The Walt Disney Co. acquisition of a large chunk of 21st Century Fox is expected to reshape the filmmaking landscape, uniting two of the “big six” Hollywood studios under one umbrella for the first time.
Disney agreed on Thursday to buy key film and television assets from Fox in a $52.4 billion deal set to step up its challenge to Netflix and emerging rivals in the streaming wars. “It’s certainly a historic merger but this is not the first time two studios have come together—20th Century Fox is itself the result of a merger,” filmmaker Jean-Luc de Fanti, who co-produced Good Time and American Made this year, told AFP.
Disney will take over billionaire Rupert Murdoch’s prestigious movie distribution businesses, which racked up 27 Golden Globes nominations on Monday, comfortably more than its big six rivals combined.
One important question for film buffs is whether Disney, which offloaded indie subsidiary Miramax in 2010, has the stomach to keep much-admired arthouse label Fox Searchlight going after the acquisition. The distributor has turned heads this awards season with a production line of critical darlings like Three Billboards Outside Ebbing, Missouri, The Shape of Water and Battle of the Sexes.
But it doesn’t have the box office clout of its blockbuster stable mate 20th Century Fox, which made $826 million in 2017 from three movies alone—Logan, The Boss Baby and War for the Planet of the Apes.
On the small screen, the deal would offer Disney the chance to double its stake in streaming service Hulu to a controlling 60 percent, allowing it to fold the up-and-coming platform into its own streaming services being launched in 2019.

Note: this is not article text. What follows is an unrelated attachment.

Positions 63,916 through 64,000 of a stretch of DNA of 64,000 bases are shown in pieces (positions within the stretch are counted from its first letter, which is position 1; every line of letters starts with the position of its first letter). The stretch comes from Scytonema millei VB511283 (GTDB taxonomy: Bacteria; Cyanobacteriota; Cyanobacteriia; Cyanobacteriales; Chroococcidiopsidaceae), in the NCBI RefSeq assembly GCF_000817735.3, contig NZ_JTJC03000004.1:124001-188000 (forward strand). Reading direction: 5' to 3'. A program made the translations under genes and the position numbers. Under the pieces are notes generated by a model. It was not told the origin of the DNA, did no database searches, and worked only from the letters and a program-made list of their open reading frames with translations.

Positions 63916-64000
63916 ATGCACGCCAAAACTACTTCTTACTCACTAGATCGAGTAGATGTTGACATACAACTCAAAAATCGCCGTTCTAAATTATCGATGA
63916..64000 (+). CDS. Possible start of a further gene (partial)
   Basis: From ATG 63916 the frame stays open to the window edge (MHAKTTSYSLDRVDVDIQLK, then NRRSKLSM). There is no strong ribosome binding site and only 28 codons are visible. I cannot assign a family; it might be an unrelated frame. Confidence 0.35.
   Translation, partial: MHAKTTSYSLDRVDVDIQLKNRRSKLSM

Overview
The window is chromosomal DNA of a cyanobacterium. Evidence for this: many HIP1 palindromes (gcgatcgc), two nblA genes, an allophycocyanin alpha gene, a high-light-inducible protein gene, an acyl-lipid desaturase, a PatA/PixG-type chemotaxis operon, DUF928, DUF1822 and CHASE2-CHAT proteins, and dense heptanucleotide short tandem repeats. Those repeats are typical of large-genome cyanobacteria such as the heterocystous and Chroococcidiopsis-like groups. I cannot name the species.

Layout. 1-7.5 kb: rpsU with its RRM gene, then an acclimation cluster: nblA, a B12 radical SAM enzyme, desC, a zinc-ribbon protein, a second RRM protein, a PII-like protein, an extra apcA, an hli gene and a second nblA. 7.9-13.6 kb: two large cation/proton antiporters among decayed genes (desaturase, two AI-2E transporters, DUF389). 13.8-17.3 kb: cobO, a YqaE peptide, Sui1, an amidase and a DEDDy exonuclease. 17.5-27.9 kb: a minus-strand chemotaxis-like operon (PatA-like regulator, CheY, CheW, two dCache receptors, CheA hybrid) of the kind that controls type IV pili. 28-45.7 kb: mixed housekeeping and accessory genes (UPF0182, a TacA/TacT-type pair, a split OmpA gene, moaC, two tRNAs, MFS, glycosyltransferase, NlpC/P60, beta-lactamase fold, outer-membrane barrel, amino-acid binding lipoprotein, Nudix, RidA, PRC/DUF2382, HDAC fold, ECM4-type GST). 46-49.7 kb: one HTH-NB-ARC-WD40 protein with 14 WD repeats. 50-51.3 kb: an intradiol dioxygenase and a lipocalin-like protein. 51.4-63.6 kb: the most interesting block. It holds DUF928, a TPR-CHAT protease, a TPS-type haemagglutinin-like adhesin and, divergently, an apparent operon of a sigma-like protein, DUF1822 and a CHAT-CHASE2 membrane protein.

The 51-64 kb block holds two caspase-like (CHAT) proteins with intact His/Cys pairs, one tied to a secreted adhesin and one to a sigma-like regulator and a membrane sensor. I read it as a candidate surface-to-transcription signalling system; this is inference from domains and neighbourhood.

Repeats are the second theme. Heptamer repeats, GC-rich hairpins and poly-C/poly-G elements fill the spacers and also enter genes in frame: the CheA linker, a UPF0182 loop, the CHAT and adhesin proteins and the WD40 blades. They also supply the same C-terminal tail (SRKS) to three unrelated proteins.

It could also add content from Fox’s FX—which produced hit series The Americans—and National Geographic cable channels, and movies such as The Revenant and the Avatar franchise, to give it a running start in its bid to challenge Netflix.
In the only aspect of the deal the fanboys will really care about, the marriage provides the opportunity for a meeting of minds between the costumed superheroes of Disney-owned Marvel and the mutants of Fox’s comic book division. That could pave the way for a new “Avengers vs X-Men”-style franchise featuring Thor battling Deadpool for galactic supremacy, or perhaps Captain America bickering with the Fantastic Four.
Meanwhile Star Wars fans should be able to buy a box set of all nine movies for the first time, since the rights for the original films and prequel trilogy—made before Disney’s $4 billion acquisition of Lucasfilm in 2012—have always belonged to Fox.
The deal adds the 50 acres of production and pre-production facilities at the Fox studios in west Los Angeles to Disney’s own expansive lot in Burbank, although the company is planning to lease the studio back to Fox for the coming years, according to Variety magazine.
Redundancies are expected, although Variety reported that 21st Century Fox president Peter Rice reassured employees at a meeting on Thursday that staff laid off would get “big severance packages.”
Regulatory approval may not come until as late as 2019—a relief to some analysts who see the proposals as an alarm bell over the health of the film industry. “Even Fox, with all its resources… is looking at the increasingly expensive future of moviemaking and considering taking itself out of the picture,” said David Sims of The Atlantic in a commentary before the deal was signed.
If Fox can’t hack it anymore, Sims argues, it is difficult to see how Universal, Sony and Paramount are going to manage, given that they already rely heavily on other revenue streams such as television.
The Writers Guild of America West Writers Union said the antitrust concerns raised by the deal were “obvious and significant” while Jeremy Slater, creator of Fox’s The Exorcist on Fox, tweeted that the deal was “awful for several reasons.”
Richard Greenfield, a media and tech analyst for San Francisco-based financial services firm BTIG, told AFP the move may not be music to the ears of movie theater operators either. Disney is already able to leverage its influence to drive tough revenue-sharing deals with theaters, as demonstrated most recently in its demand for a bigger-than-normal 65 percent of ticket sales for Star Wars: The Last Jedi.
Disney reported profits of $2.5 billion in 2016, when it distributed the top three movies—and five of the top 10—and adding Fox’s contribution will only give it more clout. “We would expect Disney’s increased scale to be a meaningful negative to exhibition chains around the world,” said Greenfield.